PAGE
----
The day started off with a frantic tour of Bath in search of a toilet. I found one in a dungeon at the back end of a cafe and Aysha went to a posh hotel. We eventually located the tourist information centre and began our journey from there after some time faffing around with cameras and deciding which direction we go. The route wasn’t very well sign posted out of Bath but Mike did a fab job of map reading. We passed the iconic semicircular row of houses, a few steep ups and downs and then we were into the countryside. By the first hour of the trail we must have already gone through about five gates, Mike is definitely going to get strong arms from lifting the bike every time. The weather was lovely, warm, sunny, perfect for running.
After 19.5 miles we had a picnic in Sodbury where Hayley and Aysha met us with some delicious food. Mike proved his ability to sleep anywhere!
Break time over. More hills. Up, down, up, down, up, down… This started to get really tiring on my quads and a real ball ache for the bike. So, the next hill, I decided to go alone and Mike would take the road. This seemed like a great idea until I got to the top and realised I was knackered, my brain was sending messages to my legs to move but they weren’t responding. I felt like crying alone at the top of a hill but, realising that wouldn’t get me anywhere, I shuffled along at snail pace. I was so happy to see Mike at the bottom of the hill and I quickly raided the bag for an energy gel. I felt like it worked in seconds and I continued further. We got to Wotton-under-Edge and had done 32 miles. This is a good enough distance for the day but, it was only another couple of miles to the campsite. I knew I was already pretty close to exhaustion but, I was still standing and talking so, with a bit of encouragement, decided to get my butt closer to the tent. I got my head down and pushed through the pain to the top of the hill. At the top my legs were 100% jelly!! I could see by the look on Mike’s face that he knew I was screwed. This reassured me for future exhaustion! I managed to wobble myself down the hill and, thankfully, that was it for me for the day. I got to the campsite and collapsed in a shivering mess in the tent. I can’t imagine this filled the team with confidence for Africa.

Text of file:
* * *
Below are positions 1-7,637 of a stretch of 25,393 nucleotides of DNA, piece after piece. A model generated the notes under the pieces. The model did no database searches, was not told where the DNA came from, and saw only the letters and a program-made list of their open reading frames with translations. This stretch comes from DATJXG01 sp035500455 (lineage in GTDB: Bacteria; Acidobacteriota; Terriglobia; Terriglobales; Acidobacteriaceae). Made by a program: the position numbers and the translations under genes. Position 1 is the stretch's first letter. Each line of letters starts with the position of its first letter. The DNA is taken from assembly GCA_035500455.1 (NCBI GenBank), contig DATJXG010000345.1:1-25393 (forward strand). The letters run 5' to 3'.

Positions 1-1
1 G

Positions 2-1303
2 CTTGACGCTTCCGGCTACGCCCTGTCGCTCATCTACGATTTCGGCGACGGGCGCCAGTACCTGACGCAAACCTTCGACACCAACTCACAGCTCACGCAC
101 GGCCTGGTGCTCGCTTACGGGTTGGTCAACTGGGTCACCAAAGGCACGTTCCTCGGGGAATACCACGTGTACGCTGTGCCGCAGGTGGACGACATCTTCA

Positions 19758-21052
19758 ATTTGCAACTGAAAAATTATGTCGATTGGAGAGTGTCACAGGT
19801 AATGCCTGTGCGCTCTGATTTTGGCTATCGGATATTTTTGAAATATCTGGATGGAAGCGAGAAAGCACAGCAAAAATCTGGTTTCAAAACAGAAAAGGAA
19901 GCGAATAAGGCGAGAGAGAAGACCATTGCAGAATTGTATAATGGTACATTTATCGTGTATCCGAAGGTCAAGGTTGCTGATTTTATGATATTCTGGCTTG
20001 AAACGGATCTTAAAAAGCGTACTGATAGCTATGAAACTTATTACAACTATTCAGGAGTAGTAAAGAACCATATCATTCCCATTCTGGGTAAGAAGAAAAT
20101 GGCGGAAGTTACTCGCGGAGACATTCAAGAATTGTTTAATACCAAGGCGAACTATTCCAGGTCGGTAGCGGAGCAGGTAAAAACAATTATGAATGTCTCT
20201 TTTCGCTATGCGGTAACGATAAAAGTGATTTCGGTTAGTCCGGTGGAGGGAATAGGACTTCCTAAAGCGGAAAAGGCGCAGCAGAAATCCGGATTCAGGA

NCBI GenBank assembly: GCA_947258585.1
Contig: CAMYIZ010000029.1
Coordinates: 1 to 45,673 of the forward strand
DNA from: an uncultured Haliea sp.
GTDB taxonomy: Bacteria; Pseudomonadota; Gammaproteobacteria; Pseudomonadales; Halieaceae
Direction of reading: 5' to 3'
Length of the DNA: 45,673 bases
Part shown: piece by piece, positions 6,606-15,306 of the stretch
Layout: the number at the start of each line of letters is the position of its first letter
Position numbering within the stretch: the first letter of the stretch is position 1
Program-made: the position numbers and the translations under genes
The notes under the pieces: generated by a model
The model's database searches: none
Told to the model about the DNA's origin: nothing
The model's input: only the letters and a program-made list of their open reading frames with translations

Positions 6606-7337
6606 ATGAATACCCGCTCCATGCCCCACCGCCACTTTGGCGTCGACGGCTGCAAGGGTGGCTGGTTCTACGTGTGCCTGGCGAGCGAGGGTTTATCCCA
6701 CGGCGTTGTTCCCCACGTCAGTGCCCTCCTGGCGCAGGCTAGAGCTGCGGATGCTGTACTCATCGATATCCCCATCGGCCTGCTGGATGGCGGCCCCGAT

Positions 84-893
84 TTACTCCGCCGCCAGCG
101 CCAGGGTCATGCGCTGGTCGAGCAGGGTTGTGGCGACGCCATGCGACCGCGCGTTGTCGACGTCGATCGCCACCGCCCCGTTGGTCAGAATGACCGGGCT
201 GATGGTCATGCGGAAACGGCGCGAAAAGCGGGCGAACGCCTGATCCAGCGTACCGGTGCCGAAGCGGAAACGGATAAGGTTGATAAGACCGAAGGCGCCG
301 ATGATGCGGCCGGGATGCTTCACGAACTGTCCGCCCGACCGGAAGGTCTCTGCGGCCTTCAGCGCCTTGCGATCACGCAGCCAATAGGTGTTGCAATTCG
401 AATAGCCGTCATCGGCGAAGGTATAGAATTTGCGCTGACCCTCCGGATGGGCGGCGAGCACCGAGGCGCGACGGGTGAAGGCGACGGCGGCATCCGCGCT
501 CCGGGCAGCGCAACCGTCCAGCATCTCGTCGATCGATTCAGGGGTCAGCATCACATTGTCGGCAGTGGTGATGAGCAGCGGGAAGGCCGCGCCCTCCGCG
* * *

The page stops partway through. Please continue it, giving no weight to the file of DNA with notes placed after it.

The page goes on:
I ate steak!!! Then slept.
Day 2: I was woke up by the sun beaming into the tent. This must have been about 6 o’clock but I felt so cosy and warm that I snuggled further into my sleeping bag. I eventually had to force myself out of bed before my bladder burst. Aysha cooked up some porridge with cinnamon and banana, amazing. Incredibly, my body felt great. Hayley dropped us back at place she collected us yesterday. And this is where my sleepy brain proved its uselessness by sending us off one mile in the wrong direction. Obviously, this could have been a lot worse but, running a mile the wrong way (downhill), first thing in the morning, dampened our spirits slightly. Once back on track, I tackled some hills by myself as it seemed ridiculous for Mike to struggle up hill with the mountain bike. I ran over Cam Long Down which I think is the most picturesque place of the trail. It is a small, grassy, rolling ridge which gives you views for miles in each direction. Stunning.